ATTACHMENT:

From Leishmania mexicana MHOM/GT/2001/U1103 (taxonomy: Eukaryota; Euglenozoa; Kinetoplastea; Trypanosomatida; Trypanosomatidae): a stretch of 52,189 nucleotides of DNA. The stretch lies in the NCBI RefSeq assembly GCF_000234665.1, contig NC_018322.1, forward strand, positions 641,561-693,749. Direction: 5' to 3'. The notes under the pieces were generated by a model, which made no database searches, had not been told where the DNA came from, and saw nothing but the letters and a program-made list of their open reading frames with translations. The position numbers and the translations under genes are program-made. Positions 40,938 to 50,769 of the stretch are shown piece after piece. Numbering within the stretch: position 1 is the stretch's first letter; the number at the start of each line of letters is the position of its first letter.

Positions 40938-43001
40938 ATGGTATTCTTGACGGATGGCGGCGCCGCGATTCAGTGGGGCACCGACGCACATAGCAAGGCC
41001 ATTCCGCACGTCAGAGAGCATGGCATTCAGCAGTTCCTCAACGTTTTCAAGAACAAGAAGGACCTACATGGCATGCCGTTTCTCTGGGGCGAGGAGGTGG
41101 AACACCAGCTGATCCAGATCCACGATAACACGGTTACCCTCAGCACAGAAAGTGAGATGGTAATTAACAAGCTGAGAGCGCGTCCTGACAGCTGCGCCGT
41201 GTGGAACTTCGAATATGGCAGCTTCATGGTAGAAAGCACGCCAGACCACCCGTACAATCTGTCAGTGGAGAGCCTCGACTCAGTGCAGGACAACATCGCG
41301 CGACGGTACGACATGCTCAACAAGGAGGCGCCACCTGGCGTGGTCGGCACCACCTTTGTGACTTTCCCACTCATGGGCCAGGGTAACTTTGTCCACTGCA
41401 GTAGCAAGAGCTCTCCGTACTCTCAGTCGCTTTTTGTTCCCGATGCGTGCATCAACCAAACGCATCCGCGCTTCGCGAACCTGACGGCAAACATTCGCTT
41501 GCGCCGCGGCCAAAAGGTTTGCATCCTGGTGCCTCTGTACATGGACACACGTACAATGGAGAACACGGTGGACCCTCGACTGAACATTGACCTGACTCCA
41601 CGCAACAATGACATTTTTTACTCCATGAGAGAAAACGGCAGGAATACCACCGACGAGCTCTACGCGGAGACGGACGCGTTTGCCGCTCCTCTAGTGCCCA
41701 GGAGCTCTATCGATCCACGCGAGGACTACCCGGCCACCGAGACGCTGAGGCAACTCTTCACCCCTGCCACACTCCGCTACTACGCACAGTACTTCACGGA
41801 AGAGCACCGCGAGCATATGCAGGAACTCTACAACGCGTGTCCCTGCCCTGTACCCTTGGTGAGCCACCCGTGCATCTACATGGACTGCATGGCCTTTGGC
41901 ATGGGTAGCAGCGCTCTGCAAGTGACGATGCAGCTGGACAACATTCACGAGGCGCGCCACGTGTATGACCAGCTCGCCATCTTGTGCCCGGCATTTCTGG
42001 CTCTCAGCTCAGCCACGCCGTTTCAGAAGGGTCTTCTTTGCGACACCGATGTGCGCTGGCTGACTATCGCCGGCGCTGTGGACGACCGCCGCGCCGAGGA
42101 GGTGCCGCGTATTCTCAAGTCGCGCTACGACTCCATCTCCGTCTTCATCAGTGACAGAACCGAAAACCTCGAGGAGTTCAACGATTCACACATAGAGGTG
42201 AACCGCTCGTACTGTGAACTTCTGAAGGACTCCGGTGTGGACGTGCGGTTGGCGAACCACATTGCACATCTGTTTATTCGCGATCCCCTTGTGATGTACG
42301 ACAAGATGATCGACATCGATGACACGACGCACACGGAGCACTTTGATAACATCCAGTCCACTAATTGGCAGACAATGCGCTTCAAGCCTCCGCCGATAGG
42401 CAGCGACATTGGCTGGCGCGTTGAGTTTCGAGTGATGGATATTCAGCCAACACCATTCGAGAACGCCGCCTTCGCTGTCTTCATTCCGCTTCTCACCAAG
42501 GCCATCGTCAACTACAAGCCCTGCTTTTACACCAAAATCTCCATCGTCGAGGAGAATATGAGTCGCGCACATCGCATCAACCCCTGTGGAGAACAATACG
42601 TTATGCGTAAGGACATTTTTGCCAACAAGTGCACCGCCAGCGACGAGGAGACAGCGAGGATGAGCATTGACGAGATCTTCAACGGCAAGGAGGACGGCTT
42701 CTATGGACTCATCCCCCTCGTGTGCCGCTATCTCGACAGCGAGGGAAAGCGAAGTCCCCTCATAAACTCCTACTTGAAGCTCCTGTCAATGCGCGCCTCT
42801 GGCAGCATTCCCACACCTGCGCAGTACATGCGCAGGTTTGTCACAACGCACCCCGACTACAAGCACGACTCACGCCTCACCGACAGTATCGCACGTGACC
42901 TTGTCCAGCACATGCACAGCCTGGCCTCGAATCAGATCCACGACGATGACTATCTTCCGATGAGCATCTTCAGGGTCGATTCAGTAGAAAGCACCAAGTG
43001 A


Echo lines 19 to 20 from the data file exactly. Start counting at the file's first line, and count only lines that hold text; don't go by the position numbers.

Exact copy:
42501 GCCATCGTCAACTACAAGCCCTGCTTTTACACCAAAATCTCCATCGTCGAGGAGAATATGAGTCGCGCACATCGCATCAACCCCTGTGGAGAACAATACG
42601 TTATGCGTAAGGACATTTTTGCCAACAAGTGCACCGCCAGCGACGAGGAGACAGCGAGGATGAGCATTGACGAGATCTTCAACGGCAAGGAGGACGGCTT